Friday, February 28, 2014


I'm really happy to announce the release of my second book, 'The Green and Gold Mystery Series:  February', under the Books We Love banner.

The book is available free from till 2nd March.

Bethany Graham is ready for another mystery but will anything fun happen in this difficult month? 

February isn’t easy for children with one parent as they have to fill in for the missing parent on Valentine’s Day. The fourteenth is extra torture for Bethany as there’s going to be a school dance at the end of the month and Lexi keeps asking her whom she’s going with. 

Bethany knows she isn’t ready for dances and definitely doesn’t want a boyfriend till she’s thirty…or does she? Deep down she knows that thought she doesn’t want to go, but it would be nice just to be asked. 

When Cody insists they follow up on a flyer about a missing pet, Beth agrees and soon they are busy with interviews and clues and trails that seem to lead nowhere. 
Mom invites a Hungarian boy to join the tutoring group, complicating matters and Mrs. Naidu only seems interested in befriending a couple of senior citizens who play Scrabble. 

Is there really a mystery to solve? 


The first book in my young adult mystery series, 'The Green and Gold Mystery Series:  January', is available under the BOOKS WE LOVE banner from Amazon. com

Bethany Graham is an introvert almost fourteen year old. Since her Dad died she’s prefers her own company to anyone else’s. 
Very conscious of her large frame (she feels she’s built like Fort Knox) and plain looks, the last thing Bethany wants in the world is to draw attention to herself. How will she explain to Alexis Evelyn Raquel Rodger the fifth that her mother has hired a sari clad Indian Math tutor for her? 
Lexi will die laughing and Bethany is sure she will die of humiliation when Lexis spreads the word. 
Bethany soon discovers Mrs. Jaya Naidu isn’t just a sari clad Math tutor. She’s lived a fascinating life and has actually solved several crimes. With her help Bethany starts a mystery club and suddenly she’s in demand. The proof of the pudding is in the eating and will Bethany and the members of the Green and Gold Mystery Club be able to discover who’s behind a local burglary or will the Club dissolve before it gets off the ground? 

Foreword Review 
Kakade tackles themes of peer pressure, alienation and bigotry toward different races and ethnic groups by interweaving teens from different backgrounds united in the common goal of solving a mystery. As the teens learn each other’s strengths and weaknesses, they learn to accept each other for whom they really are, not who they pretend to be. Younger teens graduating from Nancy Drew and the Hardy Boys will find a smooth transition to more adult mysteries here. 
Melanie C. Duncan 

Long and Short Reviews: 
The super-sleuth Bethany Graham: Beth lives with her mother, Bridget Graham, a single parent. A computer whiz and a word collector, she loves reading. How could Mama arrange an after school Math tutor for Beth, without even discussing the matter with her first? Sometimes the best thing to do in order to get through boring homework is to find a way to make it fun. Does that involve a feisty elderly woman, a robbery, and math homework that seems really hard? Sure it does, if you’re reading the January Green and Gold Mystery. I like that this story deals with things a teenager would understand—bullying, homework, single parents, and the stress of life. You can identify with the characters and their struggles to fit in or deal with their situations. Ms. Kakade writes a story that is relevant to teens today and is something they can immerse themselves in. Beth is an interesting heroine. I like that she’s not overly concerned with boys, makeup, and clothes. She has body issues, which many young girls can relate to. She’d rather read or write. She shows that there is more to life than going along with the crowd. I also liked Mrs. Naidu. She’s feisty and full of vigor. As she inspires Beth to improve on her schoolwork, she shows her how to improve as a person while never coming right out and saying “I am helping you to be a better person”. And then there’s the mystery. This story harkens back to the good old series with the Great Dane, but in an intelligent can’t-put-it-down-until-the-last-page fashion.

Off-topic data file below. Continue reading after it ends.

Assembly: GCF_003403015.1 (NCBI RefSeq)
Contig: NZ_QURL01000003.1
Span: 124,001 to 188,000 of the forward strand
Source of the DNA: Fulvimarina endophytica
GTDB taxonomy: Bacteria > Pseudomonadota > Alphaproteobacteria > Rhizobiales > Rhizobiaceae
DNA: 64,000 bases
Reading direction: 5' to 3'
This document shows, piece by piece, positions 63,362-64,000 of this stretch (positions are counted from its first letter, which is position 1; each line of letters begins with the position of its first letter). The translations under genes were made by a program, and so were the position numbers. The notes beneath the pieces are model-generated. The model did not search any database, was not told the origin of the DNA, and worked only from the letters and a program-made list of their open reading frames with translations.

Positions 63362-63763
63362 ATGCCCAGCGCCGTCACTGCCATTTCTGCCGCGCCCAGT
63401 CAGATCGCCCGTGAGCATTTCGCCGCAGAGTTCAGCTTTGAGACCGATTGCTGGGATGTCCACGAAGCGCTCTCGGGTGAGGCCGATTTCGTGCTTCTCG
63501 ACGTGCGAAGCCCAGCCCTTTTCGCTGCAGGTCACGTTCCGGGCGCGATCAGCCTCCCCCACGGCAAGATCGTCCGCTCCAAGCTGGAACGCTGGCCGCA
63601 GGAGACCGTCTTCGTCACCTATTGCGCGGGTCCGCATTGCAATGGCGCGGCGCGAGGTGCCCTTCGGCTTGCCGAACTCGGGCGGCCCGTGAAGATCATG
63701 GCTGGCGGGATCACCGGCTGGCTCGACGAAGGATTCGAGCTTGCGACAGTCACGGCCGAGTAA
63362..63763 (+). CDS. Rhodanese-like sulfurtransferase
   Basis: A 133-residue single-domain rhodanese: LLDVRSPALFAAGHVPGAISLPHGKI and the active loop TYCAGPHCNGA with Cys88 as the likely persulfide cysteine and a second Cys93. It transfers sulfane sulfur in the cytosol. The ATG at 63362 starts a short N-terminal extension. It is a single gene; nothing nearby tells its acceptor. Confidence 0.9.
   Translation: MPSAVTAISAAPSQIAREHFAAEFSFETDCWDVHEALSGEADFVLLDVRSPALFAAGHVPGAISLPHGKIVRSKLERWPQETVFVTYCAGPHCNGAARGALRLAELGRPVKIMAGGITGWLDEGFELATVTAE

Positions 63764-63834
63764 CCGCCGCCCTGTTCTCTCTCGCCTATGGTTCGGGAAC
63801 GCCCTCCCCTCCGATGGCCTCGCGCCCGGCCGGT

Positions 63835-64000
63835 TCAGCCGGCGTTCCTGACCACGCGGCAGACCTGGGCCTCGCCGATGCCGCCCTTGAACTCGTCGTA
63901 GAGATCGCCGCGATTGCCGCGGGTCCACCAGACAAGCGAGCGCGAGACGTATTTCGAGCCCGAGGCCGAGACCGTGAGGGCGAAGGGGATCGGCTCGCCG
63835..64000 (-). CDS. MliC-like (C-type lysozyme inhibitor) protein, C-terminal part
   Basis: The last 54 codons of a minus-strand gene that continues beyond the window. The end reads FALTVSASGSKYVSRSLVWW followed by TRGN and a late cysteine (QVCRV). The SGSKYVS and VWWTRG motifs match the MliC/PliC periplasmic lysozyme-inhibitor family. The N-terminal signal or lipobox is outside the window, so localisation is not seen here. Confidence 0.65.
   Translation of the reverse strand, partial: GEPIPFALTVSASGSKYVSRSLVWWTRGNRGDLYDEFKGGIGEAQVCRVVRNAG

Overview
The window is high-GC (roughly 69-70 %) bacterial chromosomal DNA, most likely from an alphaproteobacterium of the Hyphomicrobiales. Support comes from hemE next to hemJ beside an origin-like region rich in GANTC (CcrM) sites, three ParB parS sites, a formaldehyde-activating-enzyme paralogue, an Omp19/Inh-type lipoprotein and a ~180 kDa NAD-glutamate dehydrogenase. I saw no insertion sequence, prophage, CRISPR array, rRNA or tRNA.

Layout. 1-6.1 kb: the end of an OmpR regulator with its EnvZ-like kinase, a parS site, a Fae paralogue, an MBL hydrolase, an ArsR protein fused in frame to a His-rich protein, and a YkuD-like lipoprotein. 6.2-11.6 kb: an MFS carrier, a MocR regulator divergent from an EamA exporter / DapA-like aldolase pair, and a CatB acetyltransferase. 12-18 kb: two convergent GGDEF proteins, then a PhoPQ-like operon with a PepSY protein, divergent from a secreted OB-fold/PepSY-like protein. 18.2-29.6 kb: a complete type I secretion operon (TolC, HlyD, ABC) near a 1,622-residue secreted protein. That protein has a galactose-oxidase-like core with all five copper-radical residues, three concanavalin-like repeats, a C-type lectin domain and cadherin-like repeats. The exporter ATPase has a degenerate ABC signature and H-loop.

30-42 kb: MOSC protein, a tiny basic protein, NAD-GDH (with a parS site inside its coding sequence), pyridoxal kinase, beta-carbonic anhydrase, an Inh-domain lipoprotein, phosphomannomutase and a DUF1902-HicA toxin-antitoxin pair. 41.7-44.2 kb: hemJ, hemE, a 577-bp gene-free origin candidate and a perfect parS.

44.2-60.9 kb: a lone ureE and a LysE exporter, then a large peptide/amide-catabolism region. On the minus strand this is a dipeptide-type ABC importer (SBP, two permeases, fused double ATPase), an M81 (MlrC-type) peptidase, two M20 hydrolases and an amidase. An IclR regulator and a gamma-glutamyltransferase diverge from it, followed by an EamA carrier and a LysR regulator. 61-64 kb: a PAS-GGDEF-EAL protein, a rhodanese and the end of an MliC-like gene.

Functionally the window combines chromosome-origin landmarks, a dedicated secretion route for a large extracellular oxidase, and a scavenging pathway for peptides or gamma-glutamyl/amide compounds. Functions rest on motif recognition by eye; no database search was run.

If you want a story filled with twists, turn, and characters you won’t forget, then you need to read The January Green and Gold Mystery. I give this story 4 suns. TIGER LILY

Saturday, February 22, 2014


My personal hero is an ongoing challenge to me as I'm sure I am to him.
I'm lucky to have him in my life and there are certain qualities in him that find their way into my books and yet I take full advantage of the fact fiction gives me the license to create perfect heroes...the kind I like 'meeting' in the books I read or the shows I watch.

Where do we writers find them?

In the depths of our imagination, combining them with the real life qualities we like best in the men we know.  Part film and television, part books, part real life.

What kind of heroes do I like best?

The dependable kind of course with a strong purpose in life and great family values.
Beauty is in the eyes of the beholder so they don’t have to look perfect…they just have to have something about them that appeal to the heroine.

Are my heroes realistic?

My ‘reality’ is different from every one else’s so I can’t say they are. 
I emphasize ideals of qualities that are universally wanted and needed by every woman.
I think books create a world to escape to for a few hours and I want to provide a retreat that leaves readers feeling good.

Which one quality in heroes appeals to me the most?

It’s the ability to understand a problem the heroine’s facing and deal with it without her having to put it into words.